- Editorial Statement
As I write this note in the high summer of 2011, I am proofreading the second issue of SAAP proceedings to appear in this journal, edited by your Vice-President (and my colleague and friend) Ken Stikkers. The issue is thrilling. I do not exaggerate. By the time any of you reads this note, you'll know what I mean. With the publication of the issue in your hands now, my service to our profession as a journal editor comes to a close. While The Pluralist has been the official journal of SAAP for only a short time, the journal itself has a much longer history. I will not trouble our present readers recounting that story, but I do think there are some lessons to be taken from it, which I will offer, for whatever they are worth.
Academic publishing is changing very rapidly. Very soon the physical print journal, produced at great cost and sent around the world by surface mail, will all but cease to exist. The exchange of intellectual labor by this medium grew steadily for five hundred years, and the journal in your hands can fairly be said to have benefitted from the very height of that publishing frenzy. When this journal began, in 1985, the proliferation of academic journals dedicated to every conceivable nook and cranny of human thought and research was at its apex. The strategy of gaining prominence for one's college or university by having a faculty that publishes had, by then, reached and then overreached the point of diminishing returns. The recent decline of print journals is not the result only of the rise of new electronic media; it is also partly to do with the fact that where all must publish, whether or not they have anything worthwhile to say, few are likely to be saying much of value. To say that we academics have been distracted from the more serious calling of teaching would be an understatement. That we have arrogated to ourselves status and influence on the weight of our little scribblings, instead [End Page 1] of touting the happiness and moral fortitude of our former students, is a testament to our shallowness and myopia. It was all a moral holiday, I fear.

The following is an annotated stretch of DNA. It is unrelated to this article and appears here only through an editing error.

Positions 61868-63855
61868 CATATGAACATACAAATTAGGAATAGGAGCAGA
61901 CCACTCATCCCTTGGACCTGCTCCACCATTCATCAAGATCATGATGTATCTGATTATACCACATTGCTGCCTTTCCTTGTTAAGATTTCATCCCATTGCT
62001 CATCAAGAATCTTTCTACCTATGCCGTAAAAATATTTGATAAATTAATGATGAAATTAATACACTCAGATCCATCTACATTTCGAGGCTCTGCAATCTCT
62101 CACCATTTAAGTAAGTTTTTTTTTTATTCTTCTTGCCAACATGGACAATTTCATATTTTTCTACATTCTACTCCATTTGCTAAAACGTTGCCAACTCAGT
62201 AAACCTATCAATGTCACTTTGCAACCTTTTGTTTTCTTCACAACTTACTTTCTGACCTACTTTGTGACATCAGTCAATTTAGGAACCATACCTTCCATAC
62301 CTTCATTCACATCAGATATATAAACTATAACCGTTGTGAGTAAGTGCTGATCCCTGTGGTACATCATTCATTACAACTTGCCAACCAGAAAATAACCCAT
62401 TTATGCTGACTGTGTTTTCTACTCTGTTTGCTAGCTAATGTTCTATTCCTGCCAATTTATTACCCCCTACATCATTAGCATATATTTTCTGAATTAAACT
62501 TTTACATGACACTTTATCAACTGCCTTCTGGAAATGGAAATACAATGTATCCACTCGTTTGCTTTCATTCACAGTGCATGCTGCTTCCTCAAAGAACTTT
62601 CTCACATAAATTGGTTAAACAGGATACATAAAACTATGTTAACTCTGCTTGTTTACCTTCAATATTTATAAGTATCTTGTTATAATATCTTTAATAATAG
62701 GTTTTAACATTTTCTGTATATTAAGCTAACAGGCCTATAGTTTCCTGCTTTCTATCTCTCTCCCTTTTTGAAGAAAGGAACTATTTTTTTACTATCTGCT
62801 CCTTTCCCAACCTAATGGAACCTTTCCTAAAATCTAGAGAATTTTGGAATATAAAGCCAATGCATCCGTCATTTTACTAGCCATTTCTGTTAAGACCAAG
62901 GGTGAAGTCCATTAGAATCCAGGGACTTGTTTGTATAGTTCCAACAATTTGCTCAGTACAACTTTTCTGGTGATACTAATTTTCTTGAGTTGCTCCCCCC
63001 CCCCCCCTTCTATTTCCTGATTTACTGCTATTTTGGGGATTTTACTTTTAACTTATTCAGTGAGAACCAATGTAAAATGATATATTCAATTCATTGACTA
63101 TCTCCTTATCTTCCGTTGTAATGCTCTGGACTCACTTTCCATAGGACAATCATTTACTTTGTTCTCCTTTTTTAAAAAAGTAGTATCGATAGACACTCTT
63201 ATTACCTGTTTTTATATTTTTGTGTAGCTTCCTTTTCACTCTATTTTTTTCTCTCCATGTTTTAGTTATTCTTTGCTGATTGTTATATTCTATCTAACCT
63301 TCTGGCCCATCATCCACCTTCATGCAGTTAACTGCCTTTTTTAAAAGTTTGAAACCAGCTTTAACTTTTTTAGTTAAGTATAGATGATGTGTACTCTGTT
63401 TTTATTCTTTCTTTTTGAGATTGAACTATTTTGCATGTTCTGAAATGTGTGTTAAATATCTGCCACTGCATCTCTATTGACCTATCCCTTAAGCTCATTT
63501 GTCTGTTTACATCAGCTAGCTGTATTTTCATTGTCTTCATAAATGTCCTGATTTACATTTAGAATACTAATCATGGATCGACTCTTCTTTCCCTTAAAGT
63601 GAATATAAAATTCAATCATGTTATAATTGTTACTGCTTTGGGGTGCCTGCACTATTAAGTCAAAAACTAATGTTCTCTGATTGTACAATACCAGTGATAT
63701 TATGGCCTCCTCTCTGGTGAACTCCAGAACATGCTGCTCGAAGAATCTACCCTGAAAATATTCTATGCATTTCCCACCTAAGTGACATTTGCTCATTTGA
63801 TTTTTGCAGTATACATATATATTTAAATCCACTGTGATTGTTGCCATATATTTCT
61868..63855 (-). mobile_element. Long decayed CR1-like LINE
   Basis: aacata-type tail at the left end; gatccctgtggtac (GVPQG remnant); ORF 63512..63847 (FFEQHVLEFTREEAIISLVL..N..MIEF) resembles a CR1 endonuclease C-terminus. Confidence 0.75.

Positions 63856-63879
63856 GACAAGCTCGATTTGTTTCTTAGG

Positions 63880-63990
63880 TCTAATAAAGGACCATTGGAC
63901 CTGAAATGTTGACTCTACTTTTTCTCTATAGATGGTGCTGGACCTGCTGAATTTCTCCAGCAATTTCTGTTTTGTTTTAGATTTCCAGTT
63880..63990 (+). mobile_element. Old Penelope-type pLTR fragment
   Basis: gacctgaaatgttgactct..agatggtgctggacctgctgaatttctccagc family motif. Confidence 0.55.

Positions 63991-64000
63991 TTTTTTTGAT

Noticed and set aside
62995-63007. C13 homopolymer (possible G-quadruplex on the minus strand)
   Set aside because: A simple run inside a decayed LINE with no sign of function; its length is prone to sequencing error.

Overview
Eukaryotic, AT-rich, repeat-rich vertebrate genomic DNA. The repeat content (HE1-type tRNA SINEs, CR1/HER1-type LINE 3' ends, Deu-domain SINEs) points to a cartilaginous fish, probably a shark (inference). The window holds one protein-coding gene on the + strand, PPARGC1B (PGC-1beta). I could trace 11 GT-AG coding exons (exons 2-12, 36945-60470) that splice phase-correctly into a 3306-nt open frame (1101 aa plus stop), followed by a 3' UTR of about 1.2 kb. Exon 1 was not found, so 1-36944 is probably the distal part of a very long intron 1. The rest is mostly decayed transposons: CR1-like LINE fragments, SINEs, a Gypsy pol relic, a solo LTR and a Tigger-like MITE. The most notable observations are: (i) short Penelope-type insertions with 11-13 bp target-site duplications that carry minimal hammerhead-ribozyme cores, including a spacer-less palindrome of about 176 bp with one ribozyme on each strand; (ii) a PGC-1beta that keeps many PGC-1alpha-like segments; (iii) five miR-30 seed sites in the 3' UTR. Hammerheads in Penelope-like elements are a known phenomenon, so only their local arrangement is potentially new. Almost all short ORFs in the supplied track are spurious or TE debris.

I hope that the new forms of electronic academic dialogue will tend to free us from the prison of the printed page and call us back to our primary mission, our real contribution to the world, as teachers and mentors to our students and as conversation partners within a shared organic community of learning. We even came to call our publishing efforts our "work," in distinction from teaching, as in: "with all these students I can't do my work." Colleagues, what is contained in these pages is not your work. The living, breathing kid in the back row is your work. These pages contain the results of your leisure, your "scholarship" in the true sense. Before the Great Distraction (those deplorable academic games of the twentieth century), before everyone had to publish five articles (or more) to gain or keep a secure teaching position, I believe that members of the same department and of the same college or university shared a rather richer conversational life. The pressure to publish, to have one's "work" certified, or more bluntly, to have one's ticket punched by an external authority peddling prestige (and laying out enough money to pay for the publishing itself) was the "economy" (in Bataille's ominous sense) of twentieth century intellectual life. It drove us into our hovels and out of the common rooms. William James warned us about this, but we exceeded every kind of folly he could have imagined. I am glad it is coming to an end.
Then again, one always makes an exception for one's own efforts, doesn't one? The small group of people who founded this little journal, and those who kept it alive, had a different vision. We sought to keep a truly humane voice, as we understood it, in the conversation. Our model was Ralph Tyler Flewelling's journal The Personalist, a journal in which...